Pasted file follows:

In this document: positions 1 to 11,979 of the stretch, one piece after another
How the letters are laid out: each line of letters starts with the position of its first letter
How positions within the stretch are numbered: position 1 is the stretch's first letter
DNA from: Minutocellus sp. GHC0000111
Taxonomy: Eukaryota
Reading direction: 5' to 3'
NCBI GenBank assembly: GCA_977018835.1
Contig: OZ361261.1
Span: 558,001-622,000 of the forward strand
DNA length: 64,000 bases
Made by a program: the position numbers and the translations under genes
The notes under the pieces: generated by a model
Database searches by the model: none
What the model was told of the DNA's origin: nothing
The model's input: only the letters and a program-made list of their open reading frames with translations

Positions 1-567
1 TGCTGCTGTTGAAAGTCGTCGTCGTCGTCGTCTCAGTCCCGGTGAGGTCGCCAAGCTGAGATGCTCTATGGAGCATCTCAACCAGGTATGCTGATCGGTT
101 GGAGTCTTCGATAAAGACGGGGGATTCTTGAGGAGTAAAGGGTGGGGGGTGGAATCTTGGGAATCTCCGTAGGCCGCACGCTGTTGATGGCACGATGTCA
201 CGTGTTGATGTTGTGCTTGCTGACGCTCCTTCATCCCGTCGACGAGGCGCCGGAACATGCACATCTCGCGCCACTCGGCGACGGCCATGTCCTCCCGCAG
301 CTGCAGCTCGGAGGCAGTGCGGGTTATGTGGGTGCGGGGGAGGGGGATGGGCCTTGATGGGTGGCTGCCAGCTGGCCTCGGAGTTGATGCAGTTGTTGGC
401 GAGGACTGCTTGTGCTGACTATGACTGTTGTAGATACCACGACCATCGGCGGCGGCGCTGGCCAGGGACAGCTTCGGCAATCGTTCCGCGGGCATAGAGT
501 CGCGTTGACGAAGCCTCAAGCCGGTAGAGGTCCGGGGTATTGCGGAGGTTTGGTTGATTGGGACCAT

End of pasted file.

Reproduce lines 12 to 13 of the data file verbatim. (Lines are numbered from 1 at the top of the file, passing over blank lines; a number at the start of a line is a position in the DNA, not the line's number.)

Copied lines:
The notes under the pieces: generated by a model
Database searches by the model: none